At the beginning of March, Scott Walker boldly flip-flopped on his stance towards immigration:
Walker: "I believe there's a way that you can do that. First and foremost, you've got to secure that border or none of these plans make any sense."
Wallace: "But it's a little bit slippery here. Back when you were the Milwaukee County Executive, you actually supported the Kennedy-McCain comprehensive immigration plan. Are you basically saying that as part of a comprehensive plan — tough enforcement, E-Verify — the 11 million people already here pay penalty, they get citizenship?"
Walker: No, I'm not talking about amnesty. And the reason for that is, over time —
Wallace: "But you said you supported it."
Walker: "And my view has changed. I'm flat-out saying it. Candidates can say that. Sometimes they don't. I'm saying my view has —
Wallace: "So you've changed from 2013?"
Walker: "Absolutely. I look at the problems we've experienced for the last few years. I've talked to governors on the border and others out there. I've talked to people all across America. And the concern I have is that we need to secure the border. We ultimately need to put in place a legal immigration system that works, and part of doing that is putting the onus on employers. Give them E-Verify and the tools to do that, but I don't think you do it through amnesty."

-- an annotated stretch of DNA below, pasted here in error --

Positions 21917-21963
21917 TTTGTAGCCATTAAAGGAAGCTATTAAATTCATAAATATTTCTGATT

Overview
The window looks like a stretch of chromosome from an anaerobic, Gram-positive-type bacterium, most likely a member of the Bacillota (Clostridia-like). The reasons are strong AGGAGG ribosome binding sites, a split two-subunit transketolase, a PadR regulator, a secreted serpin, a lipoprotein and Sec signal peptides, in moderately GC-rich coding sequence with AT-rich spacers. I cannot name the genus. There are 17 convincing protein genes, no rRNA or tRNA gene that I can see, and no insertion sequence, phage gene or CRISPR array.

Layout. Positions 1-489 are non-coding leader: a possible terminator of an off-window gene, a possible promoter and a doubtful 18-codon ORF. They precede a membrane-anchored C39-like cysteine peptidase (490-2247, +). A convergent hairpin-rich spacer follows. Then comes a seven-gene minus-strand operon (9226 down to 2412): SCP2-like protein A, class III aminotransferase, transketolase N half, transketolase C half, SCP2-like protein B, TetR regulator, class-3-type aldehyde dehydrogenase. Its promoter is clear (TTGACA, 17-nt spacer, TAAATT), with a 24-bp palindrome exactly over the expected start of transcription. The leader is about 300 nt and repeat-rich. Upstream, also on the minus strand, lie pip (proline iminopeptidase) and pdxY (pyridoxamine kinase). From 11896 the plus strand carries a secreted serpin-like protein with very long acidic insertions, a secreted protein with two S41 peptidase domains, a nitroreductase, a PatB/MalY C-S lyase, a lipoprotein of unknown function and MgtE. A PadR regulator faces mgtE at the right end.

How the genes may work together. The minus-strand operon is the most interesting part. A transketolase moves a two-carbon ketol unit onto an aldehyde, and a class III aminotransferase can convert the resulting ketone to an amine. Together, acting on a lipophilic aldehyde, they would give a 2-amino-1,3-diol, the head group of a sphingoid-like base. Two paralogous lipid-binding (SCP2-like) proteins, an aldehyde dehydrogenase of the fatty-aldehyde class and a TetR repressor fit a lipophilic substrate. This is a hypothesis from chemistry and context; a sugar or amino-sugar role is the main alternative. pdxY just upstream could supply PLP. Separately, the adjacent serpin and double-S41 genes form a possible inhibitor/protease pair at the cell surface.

Just one day before Wisconsin Gov. Scott Walker is set to tour the Texas-Mexico border with Texas Gov. Greg Abbott, the Wall Street Journal's Reid Epstein reports the governor indicated yet another shift in his immigration stance.Walker's inconsistency and complete turnarounds - depending on who he is talking to and what day of the week it is - is quickly becoming a sore spot with many conservatives who are questioning if they can trust Walker on any issue.
According to Epstein's report, Walker told New Hampshire Republicans at a private dinner that he would support allowing undocumented immigrants to remain in the United States and eventually become eligible for citizenship.
The article cites "three people present" at the dinner as confirmation of the governor's remarks.
Walker's campaign spokeswoman, of course, denies the account and says that he has switched his position any more times than he has already switched it.
By now, I don't know that anyone can tell if it is true or not. Hell, I'm not even sure that Walker even knows where he stands on the issue anymore.